Top-ranked universities have consistently maintained they do not discriminate based on race and that the admissions process is a holistic one that takes into account many factors other than test scores and grades. To many Asian Americans, however, “holistic” sounds like a euphemism for capping their numbers. Some have labeled Asian Americans the “new Jews,” likening their situation to that of Jewish students in the first half of the 20th century, whose entry to Ivy League schools was sharply limited by “Jewish quotas.”
That history is cited in a lawsuit filed last year accusing Harvard of restricting Asian-American enrollment; for the class of 2019, Harvard admitted 21.3 percent Asian Americans. The suit was filed by the Students for Fair Admission and spearheaded by the Project on Fair Representation, a nonprofit legal defense fund led by Edward Blum, a visiting fellow at the American Enterprise Institute, a right-wing think tank. Blum has been heavily involved in legal challenges to the use of race in college admissions. The plaintiffs also filed a lawsuit against the University of North Carolina, Chapel Hill. Separate complaints by other groups have been brought before the Department of Education’s Office of Civil Rights on the same matter.
Jennifer Lee, a professor of sociology at UC Irvine and coauthor of The Asian American Achievement Paradox, opposes the lawsuits, seeing them as a backdoor effort by conservatives to eliminate affirmative action. Lee, who is part of the group Asian American Civil Rights, which represents more than 135 Asian-American and Pacific-Islander organizations, adds that the issue is far more complex than is commonly portrayed. For starters, “Asian American” is an overly broad category that masks a diversity of cultures and social classes. Chinese Americans and Hmong Americans, Laotians, and Indians may have little in common beside their Asian-ness.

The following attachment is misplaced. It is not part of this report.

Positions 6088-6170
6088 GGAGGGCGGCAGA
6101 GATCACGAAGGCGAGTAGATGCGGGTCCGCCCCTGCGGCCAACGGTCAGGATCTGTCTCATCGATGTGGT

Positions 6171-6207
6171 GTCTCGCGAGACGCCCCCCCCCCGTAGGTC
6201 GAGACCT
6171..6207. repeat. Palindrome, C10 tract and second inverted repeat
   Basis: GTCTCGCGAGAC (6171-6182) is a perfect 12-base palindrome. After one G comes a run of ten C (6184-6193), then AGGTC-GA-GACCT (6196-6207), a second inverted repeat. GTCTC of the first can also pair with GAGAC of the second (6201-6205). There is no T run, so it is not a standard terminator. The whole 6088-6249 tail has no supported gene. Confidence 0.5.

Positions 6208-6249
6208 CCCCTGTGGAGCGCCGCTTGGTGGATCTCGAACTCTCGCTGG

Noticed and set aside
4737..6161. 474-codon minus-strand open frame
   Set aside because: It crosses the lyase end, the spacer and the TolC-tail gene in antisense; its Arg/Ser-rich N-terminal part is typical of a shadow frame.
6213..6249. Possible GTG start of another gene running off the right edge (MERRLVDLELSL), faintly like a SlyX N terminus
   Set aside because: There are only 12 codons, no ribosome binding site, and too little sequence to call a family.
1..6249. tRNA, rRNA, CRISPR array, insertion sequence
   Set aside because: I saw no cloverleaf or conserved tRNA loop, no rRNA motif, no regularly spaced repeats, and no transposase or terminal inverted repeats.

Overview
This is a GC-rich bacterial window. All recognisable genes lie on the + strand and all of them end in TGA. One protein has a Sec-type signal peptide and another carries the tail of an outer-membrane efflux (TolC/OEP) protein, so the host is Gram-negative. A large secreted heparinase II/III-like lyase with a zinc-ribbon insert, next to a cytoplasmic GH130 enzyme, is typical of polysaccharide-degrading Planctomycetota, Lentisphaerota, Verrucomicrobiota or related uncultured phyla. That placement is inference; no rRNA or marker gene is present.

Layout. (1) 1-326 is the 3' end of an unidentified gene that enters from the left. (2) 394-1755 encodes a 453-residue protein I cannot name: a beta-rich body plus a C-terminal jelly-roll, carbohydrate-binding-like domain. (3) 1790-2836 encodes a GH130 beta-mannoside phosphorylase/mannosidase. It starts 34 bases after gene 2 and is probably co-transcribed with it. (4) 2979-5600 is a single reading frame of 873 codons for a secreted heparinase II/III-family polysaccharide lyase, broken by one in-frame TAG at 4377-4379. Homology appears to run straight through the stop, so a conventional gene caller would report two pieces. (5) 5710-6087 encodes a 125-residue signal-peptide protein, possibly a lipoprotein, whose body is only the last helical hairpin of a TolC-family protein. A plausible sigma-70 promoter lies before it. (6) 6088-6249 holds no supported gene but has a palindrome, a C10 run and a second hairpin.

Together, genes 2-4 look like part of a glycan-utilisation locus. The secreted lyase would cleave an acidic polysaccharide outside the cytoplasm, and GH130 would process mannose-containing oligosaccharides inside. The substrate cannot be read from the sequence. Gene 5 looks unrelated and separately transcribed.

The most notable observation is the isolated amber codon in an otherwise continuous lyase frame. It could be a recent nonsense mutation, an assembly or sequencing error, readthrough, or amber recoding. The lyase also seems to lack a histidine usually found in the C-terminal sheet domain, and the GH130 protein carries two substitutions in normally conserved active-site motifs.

Within this diverse group, there are also varying degrees of wealth, ambition, and educational attainment. Julie J. Park, an assistant professor of education at the University of Maryland, pointed out that almost half of all Asian-American undergraduates in the United States attend community colleges. “Just saying that Asian Americans are ‘overrepresented’ misses the nuance and inequality that exists within a population,’” Park said.
“My main concern is the narrow focus on the smallest sector of American higher education,” added Robert Teranishi, a professor of education at UCLA. “‘Can my kid go to Harvard?’ is not the question that comes up when you talk to most Asian Americans,” Teranishi insisted. “It’s ‘How can I work two jobs 60 hours a week and pay for my kid’s college?’”
Taylor Chow, president of Asian Americans for Political Advancement, is representative of those who support the lawsuit against Harvard and UNC. A Chinese American who emigrated from China to the U.S. in 1984, Chow has two sons in high school. “I am absolutely worried about discrimination,” Chow says. “If there is an underrepresentation of African Americans and Latinos, it needs to be adjusted, but not by eliminating qualified students. Our children work hard and are still being discriminated against.”
Although Lee disagrees with Chow’s attitude, she understands it. “These are immigrants,” she said. “They’ve lost a lot of status by immigrating. They’re looking to re-create that with their child—to get that child into Berkeley, Yale, or Harvard.”
Ironically, Chow’s sons could face their stiffest competition from international students, many from China, who are eager to study in America. The number of international students attending the UCs has climbed steadily from about 2 percent in 2004 to nearly 15 percent in 2014; half of all international students studying in the U.S. come from China, India, and South Korea, with nearly a third from China alone.